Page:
• Blog Goliard

    My first thought, on seeing the headline, was that Mark must have written a piece about one of the San Fernando Valley’s key industries…

    …though that’s perhaps not entirely unrelated.

  • “joe”

    “It is the backhanded compliment hell pays heaven that everybody is appalled–and rightly so–by the Church’s failure while the even more massive failure of our schools in this regard tends not to make anything like the splash in our culture.”

    teachers’ molestations aren’t making as big a splash in “our” culture as clergy molestations? i guess we live in different cultures.

    • Andy, Bad Person

      You must, because I read several news sites a day and it wasn’t until I came to this blog that I’ve seen anything about it.

      • midwestlady

        I’ve seen a lot about it. Google it. You’ll see that in order to be hired, you must have a full background check and be fingerprinted. Teachers are fired and they lose their licenses to teach when they abuse. If you google it, you’ll see a lot of instances where teachers have been fired and prosecuted for it. Not only that, but parents are much more influential in these circumstances and it doesn’t go on once parents get a whiff of it. They’re gone.

        • enness

          Sometimes they do and sometimes they don’t.
          My question is, will Jerry Sandusky and Jimmy Savile be lorded over Penn State and the BBC, respectively, to this extent ten years from now?

          • midwestlady

            I have no idea what you’re talking about because I don’t believe that’s standard English.

  • Chris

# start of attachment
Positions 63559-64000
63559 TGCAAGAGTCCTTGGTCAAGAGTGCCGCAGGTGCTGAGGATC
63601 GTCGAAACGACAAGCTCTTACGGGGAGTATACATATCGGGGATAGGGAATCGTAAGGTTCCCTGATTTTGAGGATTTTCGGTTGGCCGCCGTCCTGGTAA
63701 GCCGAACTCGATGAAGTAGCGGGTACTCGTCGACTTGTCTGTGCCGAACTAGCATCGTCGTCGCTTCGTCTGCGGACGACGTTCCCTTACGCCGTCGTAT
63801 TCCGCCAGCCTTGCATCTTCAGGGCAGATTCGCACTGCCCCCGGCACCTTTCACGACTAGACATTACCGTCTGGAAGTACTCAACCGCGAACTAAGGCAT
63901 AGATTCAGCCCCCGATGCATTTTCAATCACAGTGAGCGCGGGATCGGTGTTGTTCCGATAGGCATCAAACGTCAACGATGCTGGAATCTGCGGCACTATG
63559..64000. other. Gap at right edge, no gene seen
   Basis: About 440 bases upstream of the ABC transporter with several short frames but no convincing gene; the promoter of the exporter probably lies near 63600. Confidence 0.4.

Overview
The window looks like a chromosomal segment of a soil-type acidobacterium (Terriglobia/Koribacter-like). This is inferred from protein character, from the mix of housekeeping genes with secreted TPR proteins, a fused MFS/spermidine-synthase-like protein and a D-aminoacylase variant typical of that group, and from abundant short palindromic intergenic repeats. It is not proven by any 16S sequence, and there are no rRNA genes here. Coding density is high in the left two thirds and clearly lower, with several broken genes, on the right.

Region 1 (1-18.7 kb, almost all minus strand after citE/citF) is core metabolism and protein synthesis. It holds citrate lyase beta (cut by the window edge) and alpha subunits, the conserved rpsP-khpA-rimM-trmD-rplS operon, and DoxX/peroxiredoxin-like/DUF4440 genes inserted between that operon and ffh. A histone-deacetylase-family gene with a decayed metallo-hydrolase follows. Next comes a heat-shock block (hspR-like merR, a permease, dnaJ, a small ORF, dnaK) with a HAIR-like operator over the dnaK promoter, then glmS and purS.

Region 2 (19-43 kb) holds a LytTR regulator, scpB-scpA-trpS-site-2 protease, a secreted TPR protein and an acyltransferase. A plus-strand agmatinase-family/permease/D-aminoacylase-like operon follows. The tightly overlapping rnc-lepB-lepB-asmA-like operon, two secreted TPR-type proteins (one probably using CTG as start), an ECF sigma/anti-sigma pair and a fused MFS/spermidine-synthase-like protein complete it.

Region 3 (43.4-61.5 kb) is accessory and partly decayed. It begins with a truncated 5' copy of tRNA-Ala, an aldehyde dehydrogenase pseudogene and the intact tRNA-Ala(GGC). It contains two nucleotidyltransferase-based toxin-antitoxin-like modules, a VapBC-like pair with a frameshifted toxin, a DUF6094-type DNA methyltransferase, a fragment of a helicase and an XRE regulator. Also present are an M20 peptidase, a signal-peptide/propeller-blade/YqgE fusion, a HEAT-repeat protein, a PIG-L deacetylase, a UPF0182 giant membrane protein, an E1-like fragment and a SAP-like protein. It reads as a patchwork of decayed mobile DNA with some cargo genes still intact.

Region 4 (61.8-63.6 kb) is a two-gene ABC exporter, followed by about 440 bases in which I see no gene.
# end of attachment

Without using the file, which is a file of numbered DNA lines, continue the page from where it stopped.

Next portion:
The reality is, the Church will always be held to a higher standard. Given that we have the Holy Trinity, Father, Son, and Holy Spirit, as a bottomless well of grace from which we can draw at will, our culpability is far greater as an institution. The sin of betrayal didn’t originate with Judas, but we find it far FAR more repulsive carried out by his hand because of his proximity to the Way, the Truth, and the Life. Dante didn’t deposit him in the mouth of Satan because it’s an interesting visual. And I would venture that unrepentant sexual monsters in the Church will have an especially terrible eternity to contemplate the level of their own betrayal.

    What it boils down to is this: if the Church is resisting the call of grace, how on earth can we expect secular institutions to do better?

    • midwestlady

      The Church *should* be called to a higher standard, or we’re just one more organization. Scripture says, and we sing, “We are the Light of the World.” If we don’t at least do our best, with God’s grace, to live up to that, it’s just one more idle boast in a world of idle boasts.